Pat Lewis
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Pat Lewis

Pat Lewis was born in Johnstown, Pennsylvania and moved to Detroit, Michigan in 1951. In the early 60s, Pat, her sister Dianne, and two friends (Betty and Jackie Winston) formed the group, The Adorables, who recorded a record and began singing backing vocals for Golden World Records. Pat herself debuted as a solo artist in 1966 with Can’t Shake It Loose while also beginning to do outside backing vocals sessions. She met Motown Records’ in-house backing group The Andantes, and one day when one of the girls couldn’t make the session for Stevie Wonder’s Up-Tight, Pat stepped in and did it as well as several other Motown sessions. She signed to Solid Hit Bound Records and released a string of singles, including “Look At What I Almost Missed”, “Warning”, “No One to Love”, “No Baby No”, and “The Loser”. From the late 60s on, she became a permanent backing singer for Aretha Franklin, Isaac Hayes and later on George Clinton too. She wrote several songs for Isaac Hayes.
In 1989, Pat as well as The Andantes were among the invited artists to join UK producer Ian Levine’s mega-project Motorcity Records, a label formed to record new material on former Motown artists. Pat became the main backing vocals co-ordinator for the label and did several hundred arrangements while she recorded more than 50 tracks with herself and as a lead singer for the re-formed Andantes. Her single Separation (1991) (co-written by Levine and Billy Griffin) was Single of the Week when reviewed in British soul magazine Blues & Soul. After the label’s demise in 1992, Pat continued to work with Ian Levine on a regular basis. In 1997, she recorded 50 cover versions of selected Motown and Northern Soul classics although only a handful of tracks have been released on various artists compilations. In 1999, she recorded 76 gospel tracks with Levine for K-Tel. As for the present, Pat occasionally tours with Martha Reeves’s original backing group The Vandellas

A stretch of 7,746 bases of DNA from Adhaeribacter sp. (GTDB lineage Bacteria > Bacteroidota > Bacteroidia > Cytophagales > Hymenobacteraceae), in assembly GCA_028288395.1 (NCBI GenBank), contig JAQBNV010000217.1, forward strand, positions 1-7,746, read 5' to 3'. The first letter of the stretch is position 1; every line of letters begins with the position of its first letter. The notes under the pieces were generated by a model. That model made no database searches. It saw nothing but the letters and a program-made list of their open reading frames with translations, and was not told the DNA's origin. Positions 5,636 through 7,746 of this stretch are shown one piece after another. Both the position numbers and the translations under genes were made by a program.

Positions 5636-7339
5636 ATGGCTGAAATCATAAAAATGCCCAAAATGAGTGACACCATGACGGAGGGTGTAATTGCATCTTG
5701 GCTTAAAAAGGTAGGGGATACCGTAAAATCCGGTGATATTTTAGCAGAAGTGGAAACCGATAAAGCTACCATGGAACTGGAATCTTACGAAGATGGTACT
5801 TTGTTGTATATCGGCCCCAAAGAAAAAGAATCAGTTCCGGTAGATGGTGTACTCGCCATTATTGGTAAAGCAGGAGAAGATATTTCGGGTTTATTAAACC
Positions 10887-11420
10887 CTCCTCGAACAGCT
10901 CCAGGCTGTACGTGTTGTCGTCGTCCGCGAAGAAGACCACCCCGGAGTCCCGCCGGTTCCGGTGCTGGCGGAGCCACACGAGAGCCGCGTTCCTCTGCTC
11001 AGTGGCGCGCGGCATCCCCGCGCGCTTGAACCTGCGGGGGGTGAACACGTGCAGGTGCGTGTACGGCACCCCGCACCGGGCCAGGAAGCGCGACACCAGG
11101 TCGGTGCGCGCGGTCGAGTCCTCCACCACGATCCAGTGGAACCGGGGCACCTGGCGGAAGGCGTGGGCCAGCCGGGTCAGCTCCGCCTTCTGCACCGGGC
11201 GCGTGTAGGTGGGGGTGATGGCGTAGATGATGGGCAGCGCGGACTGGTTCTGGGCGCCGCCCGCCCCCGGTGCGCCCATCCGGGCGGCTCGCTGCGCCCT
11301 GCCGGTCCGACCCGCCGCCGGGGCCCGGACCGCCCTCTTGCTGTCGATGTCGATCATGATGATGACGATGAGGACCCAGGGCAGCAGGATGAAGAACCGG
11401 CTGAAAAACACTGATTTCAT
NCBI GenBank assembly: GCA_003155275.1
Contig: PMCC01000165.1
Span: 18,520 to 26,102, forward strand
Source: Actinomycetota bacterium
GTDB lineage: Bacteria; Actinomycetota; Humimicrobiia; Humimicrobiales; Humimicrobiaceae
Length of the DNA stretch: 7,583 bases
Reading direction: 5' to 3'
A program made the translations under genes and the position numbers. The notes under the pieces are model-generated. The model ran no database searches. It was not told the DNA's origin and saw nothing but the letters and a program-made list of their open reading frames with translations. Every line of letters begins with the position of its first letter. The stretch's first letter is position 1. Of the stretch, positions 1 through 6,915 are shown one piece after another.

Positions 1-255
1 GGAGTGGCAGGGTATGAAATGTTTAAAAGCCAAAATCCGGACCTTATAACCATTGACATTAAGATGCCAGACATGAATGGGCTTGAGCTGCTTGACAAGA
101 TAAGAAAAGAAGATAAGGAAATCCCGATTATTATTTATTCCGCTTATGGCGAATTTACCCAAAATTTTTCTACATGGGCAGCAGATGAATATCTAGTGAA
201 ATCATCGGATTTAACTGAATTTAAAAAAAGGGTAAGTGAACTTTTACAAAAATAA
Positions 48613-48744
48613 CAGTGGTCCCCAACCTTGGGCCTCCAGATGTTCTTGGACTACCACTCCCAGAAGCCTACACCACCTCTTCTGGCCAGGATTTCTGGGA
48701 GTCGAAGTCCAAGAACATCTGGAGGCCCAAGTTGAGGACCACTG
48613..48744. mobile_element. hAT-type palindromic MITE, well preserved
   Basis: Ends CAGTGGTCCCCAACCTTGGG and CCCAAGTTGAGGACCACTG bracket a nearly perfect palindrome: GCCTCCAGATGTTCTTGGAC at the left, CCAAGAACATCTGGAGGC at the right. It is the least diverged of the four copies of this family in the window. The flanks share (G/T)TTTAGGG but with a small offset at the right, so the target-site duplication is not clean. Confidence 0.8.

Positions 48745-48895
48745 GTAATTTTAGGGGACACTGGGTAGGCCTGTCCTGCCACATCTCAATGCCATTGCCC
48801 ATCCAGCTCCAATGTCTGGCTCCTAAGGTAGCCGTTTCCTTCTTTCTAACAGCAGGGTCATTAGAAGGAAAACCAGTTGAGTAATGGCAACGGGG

One Comment

  1. hello pat , I was wondering if I could send you one funkadelic picture to sign for me …..ive loved your great, great voice going back to the sixties…..I would send a post paid envelope for the way back…..thank you so much…..ken…..////.

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